RECO = 0.58 × TECH + 3.10 ± 2.21 (r²: .190)

For example, if a customer rated TECH at 6, we should expect a RECO between 4.4 and 8.8 in about two third of the surveys. That doesn't seem very precise (or useful).

A coefficient of determination (r²) of 1 means perfect correlation, while 0 means absolutely no correlation. So this one is rather loose. The precise number is in fact totally irrelevant, because we haven't formulated the hypothesis that our data should follow a linear model, let alone tested for it.

We can also reverse the idea, and look for the best estimate of TECH knowing RECO:

TECH = 0.32 × RECO + 5.76 ± 1.65 (r²: .190)

If a customer answered 6 to RECO, we could expect a TECH score between 6.1 and 9.4 in the majority of the surveys...

The entire idea is in fact flawed for several reasons. Even if there was a more significant correlation, the equations above assume that the variables are measures (a dubious simplification) and that there is a causal relation between them -- in one direction or the other... A non-causal correlation shouldn't be estimated by a linear regression. The figure shows a bubble plot, the surface of each bubble representing the number of surveys having a particular TECH/RECO combination. This is one way to visualise a table of occurrences. The two lines are the two linear regressions, predicting RECO from TECH and the reverse, crossing at the centre of gravity <8.3, 8.0> (the averages of both distributions). The lines should really be represented as broad stipes (± 2.21 and ± 1.65). The non-causal correlation line (the axis of greatest variation) lies somewhere between them.

For the moment, correlations don't seem very informative, especially if we can't use the scary looking numbers like r². But we can try one more thing: using five variables to predict the sixth. What is the best linear equation to predict RECO knowing the five other scores?

For example, the survey <1, 1, 1, 1, 1, ?> should have a RECO below 1.6, <5, 5, 5, 5, 5, ?> between 3.0 and 6.5, and <10, 10, 10, 10, 10, ?> above 9.1. This looks much better: it's closer to the diagonal (and to our intuition).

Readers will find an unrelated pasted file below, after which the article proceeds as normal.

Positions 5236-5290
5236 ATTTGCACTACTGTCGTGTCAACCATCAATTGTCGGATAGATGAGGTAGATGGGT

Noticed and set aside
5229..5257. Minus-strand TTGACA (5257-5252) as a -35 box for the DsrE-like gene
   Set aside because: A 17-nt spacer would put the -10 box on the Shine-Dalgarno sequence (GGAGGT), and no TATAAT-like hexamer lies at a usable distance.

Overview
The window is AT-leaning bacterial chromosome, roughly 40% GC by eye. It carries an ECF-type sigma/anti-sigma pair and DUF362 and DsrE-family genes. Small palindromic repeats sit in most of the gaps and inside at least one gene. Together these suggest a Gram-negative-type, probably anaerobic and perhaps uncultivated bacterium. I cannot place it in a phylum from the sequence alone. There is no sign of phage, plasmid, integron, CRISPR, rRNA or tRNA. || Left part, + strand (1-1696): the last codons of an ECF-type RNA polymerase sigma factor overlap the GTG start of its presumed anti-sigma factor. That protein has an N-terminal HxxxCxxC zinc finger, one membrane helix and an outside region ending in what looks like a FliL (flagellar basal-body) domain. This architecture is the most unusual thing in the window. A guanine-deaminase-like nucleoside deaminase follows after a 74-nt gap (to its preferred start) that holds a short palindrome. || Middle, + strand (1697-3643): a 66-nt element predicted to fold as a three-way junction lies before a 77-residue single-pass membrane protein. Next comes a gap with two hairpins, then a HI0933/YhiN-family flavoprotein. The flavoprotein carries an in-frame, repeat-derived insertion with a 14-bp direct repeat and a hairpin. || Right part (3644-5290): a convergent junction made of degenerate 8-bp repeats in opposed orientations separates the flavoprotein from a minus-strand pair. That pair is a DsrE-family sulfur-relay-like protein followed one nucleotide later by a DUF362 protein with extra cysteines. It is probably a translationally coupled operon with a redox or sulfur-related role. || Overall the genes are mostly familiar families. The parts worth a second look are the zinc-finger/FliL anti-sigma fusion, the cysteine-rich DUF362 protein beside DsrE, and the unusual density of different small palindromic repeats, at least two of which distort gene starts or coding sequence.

What's more, we can see that PROD influences RECO the most, followed by TECH and P.R., while SALE and PRIX have a comparatively weak impact. For example, if only one question scored high, we see that <10, 1, 1, 1, 1, ?> expects a RECO between 1.5 and 5.0, while <1, 1, 10, 1, 1, ?> expects one below 3.1. Is this meaningful at all? do we even have surveys like these?

There is one survey <1, 4, 10, 4, 1, 1> (expected 2.6), and another <1, 4, 9, 3, 1, 1> (expected 2.3). It seems indeed that SALE has little weight. On the other hand, we find surveys like <10, 8, 1, 3, 6, 2> (not 6.7), <10, 10, 1, 1, 8, 1> (not 7.4), or <10, 10, 1, 8, 9, 10> (in range: above 7.0). Our model isn't any better for PROD than it is for SALE. The figure shows the estimated RECO for all surveys, based on the five other values, on the X-axis. The Y-axis is the actual score for the same survey. There appears to be some correlation, at least for some actual RECO values, but the score 'one' for instance seems to be highly independent from any linear prediction.

What could we use to examine correlations if we do not imply causality? There must be something better than linear regressions.

The Principal Component Analysis

A competent statistician would notice immediately that the scores are not measures. If he doesn't (and if you don't tell him), he might try the principal component analysis (PCA). It is after all "the simplest of the true eigenvector-based multivariate analyses" (ouch!).

Don't worry, we are not going to perform the analysis. But we need to understand roughly what it does and how we can (perhaps) use the results.